- By Daniel W. Drezner
Daniel W. Drezner is professor of international politics at the Fletcher School of Law and Diplomacy at Tufts University and a senior editor at The National Interest. Prior to Fletcher, he taught at the University of Chicago and the University of Colorado at Boulder. Drezner has received fellowships from the German Marshall Fund of the United States, the Council on Foreign Relations, and Harvard University. He has previously held positions with Civic Education Project, the RAND Corporation, and the Treasury Department.
At 8:30 this morning U.S. Secretary of State Hillary Clinton will give "a major address on the role of economics in our foreign policy." This speech is the culmination of a series of Clinton speeches and papers over the past few months, including her July remarks in Hong Kong, her essay on America’s Pacific Century in the pages of FP, and her remarks on global leadership earlier this week.
A key precept in Clinton’s effort is addressing a kind of cultural lag in the sprawling Washington bureaucracy. Lead policy makers may recognize the pivotal role that economics plays in global diplomacy–but in many ways, the diplomatic bureaucracy needs to catch up. Clinton’s planned speech will be in large part a call to her own agency’s ambassadors, diplomatic staff and analysts to shift their thinking.
And as Clinton lays out that vision in more detail, she will stress two main bulwarks. First, she will highlight the need to advance relations with the wider world as part of the effort to revive the American domestic economic order. And second, she will stress that State Department diplomats and foreign policy thinkers need to work harder to understand how market forces are driving first-order national security challenges in hot spots such as Afghanistan, Iraq and Iran.
Now, as I noted last week, my full disclosure here is that I’ve seen multiple draft versions of this speech and might have made a modest suggestion or two (because you, dear readers, know how gentle I am with the red pen). Last week, I was pretty pessimistic about the effect of this kind of initiative:
I fear that the State Department is fighting through hurricane-level winds on this front to make a difference. First, the trade deals just sent to Congress are the last ones we’re going to see for a while. Doha is dead, the Trans-Pacific Partnership still hasn’t materialized, and all of the momentum on trade policy is to move towards
futile gesturesclosure. The dynamic, growing economy is not looking so dynamic, and those deep capital markets are getting extremely jittery.
And this week? Oddly, I find myself more on the "glass half full" side, for a few reasons. First, Congress finally cleared the decks on the three outstanding trade deals, so that looks a bit less embarrassing. Second, there does appear to be genuine enthusiasm inside the administration for the Trans-Pacific Partnership, and a recognition that this would be a neat-o deliverable for the upcoming APEC summit in Honolulu. Third, my own conversation with State Department officials suggest that they’ve got a decent read on which geographic regions should be the focus of which initiatives. Fourth , dwindling resources doesn’t mean no resources — the U.S. still has some formidable foreign economic policy arrows in its quiver.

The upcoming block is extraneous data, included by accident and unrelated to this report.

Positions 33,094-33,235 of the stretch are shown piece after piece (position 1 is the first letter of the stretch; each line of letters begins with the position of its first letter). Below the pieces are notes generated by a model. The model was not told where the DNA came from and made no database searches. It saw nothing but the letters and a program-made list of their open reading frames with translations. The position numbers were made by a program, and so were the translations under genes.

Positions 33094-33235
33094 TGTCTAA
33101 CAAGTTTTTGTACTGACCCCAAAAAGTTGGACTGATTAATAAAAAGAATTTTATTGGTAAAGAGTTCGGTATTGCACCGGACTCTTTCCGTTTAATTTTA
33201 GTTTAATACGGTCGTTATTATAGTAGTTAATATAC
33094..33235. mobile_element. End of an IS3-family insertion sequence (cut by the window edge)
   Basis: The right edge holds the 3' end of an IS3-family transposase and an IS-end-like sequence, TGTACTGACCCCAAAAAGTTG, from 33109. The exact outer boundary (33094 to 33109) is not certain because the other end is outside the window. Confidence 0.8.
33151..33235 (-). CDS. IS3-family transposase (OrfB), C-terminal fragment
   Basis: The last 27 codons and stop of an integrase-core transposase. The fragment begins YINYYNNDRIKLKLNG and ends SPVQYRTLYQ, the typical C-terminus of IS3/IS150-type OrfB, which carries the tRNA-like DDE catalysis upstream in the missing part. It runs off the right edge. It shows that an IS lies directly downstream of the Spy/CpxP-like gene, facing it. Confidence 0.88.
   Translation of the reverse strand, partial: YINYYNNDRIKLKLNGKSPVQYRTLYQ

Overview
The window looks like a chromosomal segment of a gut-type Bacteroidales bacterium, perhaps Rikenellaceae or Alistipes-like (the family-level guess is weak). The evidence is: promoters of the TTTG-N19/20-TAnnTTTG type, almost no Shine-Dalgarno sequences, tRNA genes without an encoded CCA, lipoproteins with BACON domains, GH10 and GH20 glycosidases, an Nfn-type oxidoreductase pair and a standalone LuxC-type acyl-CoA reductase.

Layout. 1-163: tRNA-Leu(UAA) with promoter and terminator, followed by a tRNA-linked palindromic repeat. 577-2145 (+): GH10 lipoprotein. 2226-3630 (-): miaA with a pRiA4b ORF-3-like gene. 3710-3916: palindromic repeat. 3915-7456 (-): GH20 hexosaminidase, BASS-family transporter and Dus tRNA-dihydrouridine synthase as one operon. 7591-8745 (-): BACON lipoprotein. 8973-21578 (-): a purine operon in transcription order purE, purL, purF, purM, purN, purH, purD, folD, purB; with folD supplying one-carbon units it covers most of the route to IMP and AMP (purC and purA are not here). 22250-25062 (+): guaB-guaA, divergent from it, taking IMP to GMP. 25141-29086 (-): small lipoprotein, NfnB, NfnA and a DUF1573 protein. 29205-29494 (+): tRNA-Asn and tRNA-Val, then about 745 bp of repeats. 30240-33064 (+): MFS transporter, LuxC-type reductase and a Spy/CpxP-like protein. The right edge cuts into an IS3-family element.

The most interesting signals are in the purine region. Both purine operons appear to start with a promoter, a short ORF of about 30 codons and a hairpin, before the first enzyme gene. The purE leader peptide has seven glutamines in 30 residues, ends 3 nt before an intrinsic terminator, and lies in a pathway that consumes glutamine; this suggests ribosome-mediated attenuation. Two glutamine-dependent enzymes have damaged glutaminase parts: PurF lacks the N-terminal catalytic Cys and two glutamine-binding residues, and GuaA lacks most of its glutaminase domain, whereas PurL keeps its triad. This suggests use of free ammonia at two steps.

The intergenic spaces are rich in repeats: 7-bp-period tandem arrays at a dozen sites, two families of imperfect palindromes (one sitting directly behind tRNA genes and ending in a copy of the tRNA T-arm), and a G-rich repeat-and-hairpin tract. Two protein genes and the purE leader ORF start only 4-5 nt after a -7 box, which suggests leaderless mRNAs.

The most important reason I’m more optimistic, however, is that the Secretary will be doing two things with this speech that speeches can actually accomplish. A speech can act as a form of reassurance to other countries that the United States gets it — economics is a vital component of foreign policy, and Washington is ready to play.
A speech can also signal to the foreign policy bureaucracy that there’s a shift in priorities, and they had better get on the train if they want to
get promoted make a difference. If foreign service officers see that a familiarity with economics is a key for advancement, then the United States will develop a diplomatic corps that doesn’t run away screaming in terror seem distracted if the words "exchange rates" or "geographic indicators" are uttered.
Watch the speech yourself — it will be webcast at 8:30 AM — and let me know what you think in the comments.
Daniel W. Drezner is professor of international politics at the Fletcher School of Law and Diplomacy at Tufts University and a senior editor at The National Interest. Prior to Fletcher, he taught at the University of Chicago and the University of Colorado at Boulder. Drezner has received fellowships from the German Marshall Fund of the United States, the Council on Foreign Relations, and Harvard University. He has previously held positions with Civic Education Project, the RAND Corporation, and the Treasury Department.| Daniel W. Drezner |